Evidencing and Promoting Excellence Closing the feedback loop in Peer Review (Published 2015)
Apr 06, 2016
It is becoming increasingly important that teachers and educators accumulate a balanced evaluation of teaching performance and educational roles (Marshall, 2004). Peer review is widely regarded as a critical component of this process. This papers re-examines the peer review process.
It is clear that, in an educational setting, peer review of teaching practice when undertaken in a professional manner benefits both the peer reviewee and the key stakeholders. However, it can be argued that the role of the Peer Reviewer is currently undervalued and lacks appropriate acknowledgement. As educators and colleagues we have an obligation to address this oversight by taking a, positive, extra step within the feedback process. To put it simply, we should re-examine the peer review process and close the feedback loop.
I feel that this is more of an opinion paper rather than a conventional paper, but at the same time I do think that it has some good points and i would support the author in their opinion regarding the dynamics of peer-review. Sadly, most of the time the feedback loop is not closed. However, I wonder if the loop should ever be closed, should we look more towards a continuous dynamic process, whereby we constantly build upon the gains to both the reviewer and the recipient.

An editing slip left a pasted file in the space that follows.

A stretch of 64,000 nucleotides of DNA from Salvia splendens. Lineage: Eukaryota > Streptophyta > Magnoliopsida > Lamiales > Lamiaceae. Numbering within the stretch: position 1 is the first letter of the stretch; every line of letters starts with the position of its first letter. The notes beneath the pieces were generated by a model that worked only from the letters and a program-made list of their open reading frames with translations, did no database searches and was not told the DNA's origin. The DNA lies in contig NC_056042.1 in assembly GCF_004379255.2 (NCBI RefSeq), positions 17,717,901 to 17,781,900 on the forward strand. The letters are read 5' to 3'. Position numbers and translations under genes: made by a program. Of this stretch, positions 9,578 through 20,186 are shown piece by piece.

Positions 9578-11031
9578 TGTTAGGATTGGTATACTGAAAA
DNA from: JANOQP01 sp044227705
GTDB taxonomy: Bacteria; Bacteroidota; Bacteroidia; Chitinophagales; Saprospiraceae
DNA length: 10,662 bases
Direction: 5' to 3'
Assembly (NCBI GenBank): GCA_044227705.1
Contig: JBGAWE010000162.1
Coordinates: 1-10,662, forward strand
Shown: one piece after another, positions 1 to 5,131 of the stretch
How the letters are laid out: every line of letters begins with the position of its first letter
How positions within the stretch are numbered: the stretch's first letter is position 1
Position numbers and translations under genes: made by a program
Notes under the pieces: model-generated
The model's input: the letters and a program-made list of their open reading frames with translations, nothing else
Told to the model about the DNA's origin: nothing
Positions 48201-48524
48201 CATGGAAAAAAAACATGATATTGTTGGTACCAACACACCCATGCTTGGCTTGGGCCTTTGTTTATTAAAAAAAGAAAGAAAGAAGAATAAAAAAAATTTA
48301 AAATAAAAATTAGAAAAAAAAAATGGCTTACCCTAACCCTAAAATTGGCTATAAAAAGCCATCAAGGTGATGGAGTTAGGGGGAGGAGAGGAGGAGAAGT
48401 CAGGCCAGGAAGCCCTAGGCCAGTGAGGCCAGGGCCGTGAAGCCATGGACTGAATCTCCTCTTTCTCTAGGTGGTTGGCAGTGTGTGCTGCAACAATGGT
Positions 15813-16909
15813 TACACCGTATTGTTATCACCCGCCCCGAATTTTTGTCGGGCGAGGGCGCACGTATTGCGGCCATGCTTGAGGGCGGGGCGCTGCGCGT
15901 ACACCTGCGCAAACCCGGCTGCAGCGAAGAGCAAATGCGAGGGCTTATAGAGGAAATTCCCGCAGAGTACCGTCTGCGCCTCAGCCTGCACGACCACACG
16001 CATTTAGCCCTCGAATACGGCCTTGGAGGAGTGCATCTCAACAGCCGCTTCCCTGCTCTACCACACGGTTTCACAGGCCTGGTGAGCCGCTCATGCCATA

I really enjoyed reading this article today. The historical perspective on the development of peer-observation frameworks, and the drivers for this process, was really interesting and useful.
I am a bit of a zealot about peer-obs; particularly reciprocal peer-observation. But having attempted to introduce it as routine practice at a new medical school, in 2003, I realised that my enthusiasm was far from universal. In fact, it was viewed with suspicion by many. Perhaps because of perceived links with performance-management, or because it was primarily seen as a problem-finding exercise; the instinct was to "pathologize" rather than celebrate exemplary teaching.
In future, I will encourage colleagues towards peer-obs with the help of some of Laura's observations in this paper. Most importantly, the usefulness of the process is indeed contingent on reflection and appropriate adjustment. Also, Laura reminds us the value of the data generated for appraisal and promotion applications.
Figure 1 is an excellent summary of the central thesis of Laura's paper. I have to declare an interest here, because she has just kindly agreed that I can make use of it in a staff-development presentation. Many thanks.